It’s funny how the government doesn’t think twice about creating money out of whole cloth to bail out insolvent or close to it banks (aka Goldman Sachs, Bank of America, Citigroup, Wells Fargo, JP Morgan Chase and Morgan Stanley). But never mind that. Let’s look at several points, listed as “objective” in the article, that are questionable:
1) Nothing can get done if an organization aligns itself with the left:
In an early sign of its new approach, AARP declined to join a coalition of about 300 unions, women’s groups and liberal advocacy organization created to fight Social Security benefit cuts. “The coalition’s role was to kind of anchor the left, and our role is going to be to actually get something done,” said Mr. [John] Rother, [AARP’s long-time policy chief and a prime mover behind its change of heart.]
It’s nice to know that decisionmakers think unions, women’s groups and liberal advocacy organizations stand in the way of decimating the ranks of the elderly and vulnerable. Of course, what can you expect when you have such empathetic individuals who probably don’t have to live on $12,000 a year as part of their board, speaking for its silent membership? Here is one board member talking about AARP’s treachery:
”There was good, healthy discussion,” said John Penn, chairman of Intek Plastics Inc., a member of AARP’s board. “Healthy tension usually results in better answers, but sometimes it’s painful in the process.”
2) Using reductive arithmetic and the supposed gravitas of “conventional wisdom" to justify political decisions:
The program’s actuaries say that by 2036, the program will have exhausted its reserves and will only be able to pay 77% of promised benefits. Between now and 2036, the government, which has spent the money held in reserve, will have to borrow to meet those obligations.
Try to wipe from your mind the billions paid out to the banksters by themselves in bonuses the last few years while your life has cratered. Check out the difference between Mr. Rother’s calculations and that of Thomas Geoghegan in an Op-Ed piece in today’s New York Times. They are both discussing the income cap on taxing Social Security benefits. In case you’re not aware of it, here’s some background: the Social Security coffers fill from taxes levied on earned income up to the level of $106,800 a year. In other words, someone making $106,800 per year pays as much in Social Security taxes as someone making $12 million and they both dip into the pool equally. Here is Rother’s take on raising the income cap:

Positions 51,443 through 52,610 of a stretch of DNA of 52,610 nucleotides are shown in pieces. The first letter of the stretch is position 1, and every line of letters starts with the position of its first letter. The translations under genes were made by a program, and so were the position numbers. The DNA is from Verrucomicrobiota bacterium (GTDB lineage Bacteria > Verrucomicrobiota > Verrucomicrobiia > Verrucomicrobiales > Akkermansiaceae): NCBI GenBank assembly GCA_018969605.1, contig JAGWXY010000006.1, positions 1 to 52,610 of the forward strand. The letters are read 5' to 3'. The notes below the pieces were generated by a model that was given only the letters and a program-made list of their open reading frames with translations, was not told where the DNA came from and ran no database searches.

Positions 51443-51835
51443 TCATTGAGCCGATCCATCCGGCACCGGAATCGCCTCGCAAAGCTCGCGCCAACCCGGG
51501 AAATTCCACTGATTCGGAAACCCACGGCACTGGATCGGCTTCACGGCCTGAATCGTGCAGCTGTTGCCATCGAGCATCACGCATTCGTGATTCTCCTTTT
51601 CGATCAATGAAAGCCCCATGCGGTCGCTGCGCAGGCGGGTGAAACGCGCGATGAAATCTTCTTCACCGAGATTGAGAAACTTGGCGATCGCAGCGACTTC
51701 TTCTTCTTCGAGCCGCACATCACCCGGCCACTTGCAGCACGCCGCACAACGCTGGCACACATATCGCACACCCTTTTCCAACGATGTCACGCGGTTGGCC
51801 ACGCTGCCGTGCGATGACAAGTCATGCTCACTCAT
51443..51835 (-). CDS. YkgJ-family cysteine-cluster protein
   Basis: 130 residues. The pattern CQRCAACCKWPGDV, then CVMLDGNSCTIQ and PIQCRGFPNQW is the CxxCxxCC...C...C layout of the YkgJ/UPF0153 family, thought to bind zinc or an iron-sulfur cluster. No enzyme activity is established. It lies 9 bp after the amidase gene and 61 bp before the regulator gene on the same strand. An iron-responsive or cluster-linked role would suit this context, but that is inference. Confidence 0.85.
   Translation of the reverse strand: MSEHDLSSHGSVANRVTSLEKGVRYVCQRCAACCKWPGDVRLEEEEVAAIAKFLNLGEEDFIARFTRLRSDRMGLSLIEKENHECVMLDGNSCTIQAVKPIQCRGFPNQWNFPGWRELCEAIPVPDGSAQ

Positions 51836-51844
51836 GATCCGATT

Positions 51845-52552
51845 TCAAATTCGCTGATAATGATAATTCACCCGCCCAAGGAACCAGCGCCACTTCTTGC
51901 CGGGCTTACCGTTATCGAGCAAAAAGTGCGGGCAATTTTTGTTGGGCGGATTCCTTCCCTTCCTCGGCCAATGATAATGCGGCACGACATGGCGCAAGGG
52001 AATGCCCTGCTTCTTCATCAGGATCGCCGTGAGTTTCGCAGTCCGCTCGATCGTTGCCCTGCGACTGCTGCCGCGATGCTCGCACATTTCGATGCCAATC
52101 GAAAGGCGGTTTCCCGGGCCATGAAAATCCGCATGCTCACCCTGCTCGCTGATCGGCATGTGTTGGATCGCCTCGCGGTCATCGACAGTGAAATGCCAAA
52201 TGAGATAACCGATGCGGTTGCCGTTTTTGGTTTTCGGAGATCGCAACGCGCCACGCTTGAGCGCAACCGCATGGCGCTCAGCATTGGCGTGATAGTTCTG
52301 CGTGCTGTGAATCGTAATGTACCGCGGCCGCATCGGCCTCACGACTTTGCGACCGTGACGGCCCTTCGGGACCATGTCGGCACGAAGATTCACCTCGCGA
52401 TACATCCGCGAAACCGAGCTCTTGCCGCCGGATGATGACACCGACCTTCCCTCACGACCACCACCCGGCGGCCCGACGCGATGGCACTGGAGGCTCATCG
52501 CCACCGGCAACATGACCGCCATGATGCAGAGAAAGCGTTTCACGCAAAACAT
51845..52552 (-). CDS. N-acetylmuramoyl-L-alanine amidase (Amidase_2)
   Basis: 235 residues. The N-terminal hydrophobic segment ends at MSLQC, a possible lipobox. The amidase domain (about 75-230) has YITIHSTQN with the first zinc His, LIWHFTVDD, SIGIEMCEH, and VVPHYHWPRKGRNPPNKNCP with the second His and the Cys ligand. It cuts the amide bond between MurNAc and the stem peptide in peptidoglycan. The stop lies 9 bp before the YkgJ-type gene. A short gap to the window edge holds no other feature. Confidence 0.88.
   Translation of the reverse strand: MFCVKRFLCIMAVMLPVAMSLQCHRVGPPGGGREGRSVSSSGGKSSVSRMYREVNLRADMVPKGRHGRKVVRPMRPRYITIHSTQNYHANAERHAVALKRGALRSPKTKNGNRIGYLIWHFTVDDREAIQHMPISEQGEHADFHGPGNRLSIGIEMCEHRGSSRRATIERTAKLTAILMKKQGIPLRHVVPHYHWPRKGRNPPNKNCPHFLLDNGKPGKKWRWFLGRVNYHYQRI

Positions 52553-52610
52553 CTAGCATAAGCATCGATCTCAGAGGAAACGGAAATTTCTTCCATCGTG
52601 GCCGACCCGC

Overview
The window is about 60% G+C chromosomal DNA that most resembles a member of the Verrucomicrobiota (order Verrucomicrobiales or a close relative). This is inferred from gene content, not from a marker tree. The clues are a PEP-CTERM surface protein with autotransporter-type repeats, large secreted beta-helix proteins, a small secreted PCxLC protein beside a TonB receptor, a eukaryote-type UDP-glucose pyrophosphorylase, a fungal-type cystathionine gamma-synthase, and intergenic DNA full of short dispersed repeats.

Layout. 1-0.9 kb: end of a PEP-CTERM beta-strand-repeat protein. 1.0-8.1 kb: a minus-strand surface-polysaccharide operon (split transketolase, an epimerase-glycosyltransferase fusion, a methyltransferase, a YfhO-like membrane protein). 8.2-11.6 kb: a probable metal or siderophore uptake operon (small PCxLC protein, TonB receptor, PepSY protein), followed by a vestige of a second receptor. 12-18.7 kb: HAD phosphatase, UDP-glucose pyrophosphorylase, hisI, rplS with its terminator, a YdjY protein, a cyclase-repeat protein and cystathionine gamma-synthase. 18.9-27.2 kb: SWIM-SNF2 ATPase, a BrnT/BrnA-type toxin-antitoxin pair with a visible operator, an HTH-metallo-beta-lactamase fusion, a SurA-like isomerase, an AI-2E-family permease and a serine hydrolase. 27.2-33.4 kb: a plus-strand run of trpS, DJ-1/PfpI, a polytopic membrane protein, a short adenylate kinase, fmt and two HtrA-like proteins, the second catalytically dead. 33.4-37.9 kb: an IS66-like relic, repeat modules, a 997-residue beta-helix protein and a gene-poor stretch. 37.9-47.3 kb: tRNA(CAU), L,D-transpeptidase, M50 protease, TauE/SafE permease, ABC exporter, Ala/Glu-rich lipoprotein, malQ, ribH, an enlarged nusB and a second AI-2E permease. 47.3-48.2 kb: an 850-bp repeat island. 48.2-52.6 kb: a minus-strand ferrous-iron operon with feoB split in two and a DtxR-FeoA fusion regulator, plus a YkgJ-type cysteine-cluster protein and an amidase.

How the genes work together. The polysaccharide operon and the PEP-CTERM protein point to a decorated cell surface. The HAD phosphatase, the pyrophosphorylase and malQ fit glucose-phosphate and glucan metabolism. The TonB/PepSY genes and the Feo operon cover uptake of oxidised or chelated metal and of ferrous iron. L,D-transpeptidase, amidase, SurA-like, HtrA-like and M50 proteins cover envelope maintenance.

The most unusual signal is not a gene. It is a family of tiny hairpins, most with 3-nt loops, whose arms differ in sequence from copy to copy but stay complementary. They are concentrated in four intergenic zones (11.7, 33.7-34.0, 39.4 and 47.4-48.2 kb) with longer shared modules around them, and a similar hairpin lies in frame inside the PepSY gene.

Tax increases wouldn’t be enough to make the program solvent. The leading proposal for raising taxes—increasing the amount of income subject to payroll taxes, the central financing mechanism for the program—would fill less than half the hole.
Thomas Geoghegan, a well-known labor lawyer and author of “Which Side Are You On? Trying to Be for Labor When It’s Flat on Its Back”, has this to say:
If earnings above the cap were subject to the payroll tax with no increase in benefits to high earners, there would be no deficit in the Social Security trust fund in 2037, as projected.
AARP knows cutting Social Security benefits will not be popular with its members:
A February Wall Street Journal/NBC News poll found 85% of Americans age 65 and up opposed benefit cuts. Internal AARP polling shows similar resistance.
But have no fear, you silent and powerless 30 million AARP members, AARP is putting millions behind a push to convince you that cat food is porterhouse. They are sponsoring a roadshow that will allow you, the dues-payers, to offer suggestions on Social Security solvency:
AARP plans to hold hundreds of events for seniors, in every state. At town halls and listening sessions, AARP plans to explain the political and budgetary realities facing the program by playing a game in which participants try to make Social Security solvent.
Our government and private institutions may render unions, women’s groups and liberal advocacy organizations powerless (as long as they’re not the radical right [oops! I mean the Tea Party]), but the AARP is strong-arming its members as willfully as anyone ever suggested the late Jimmy Hoffa did.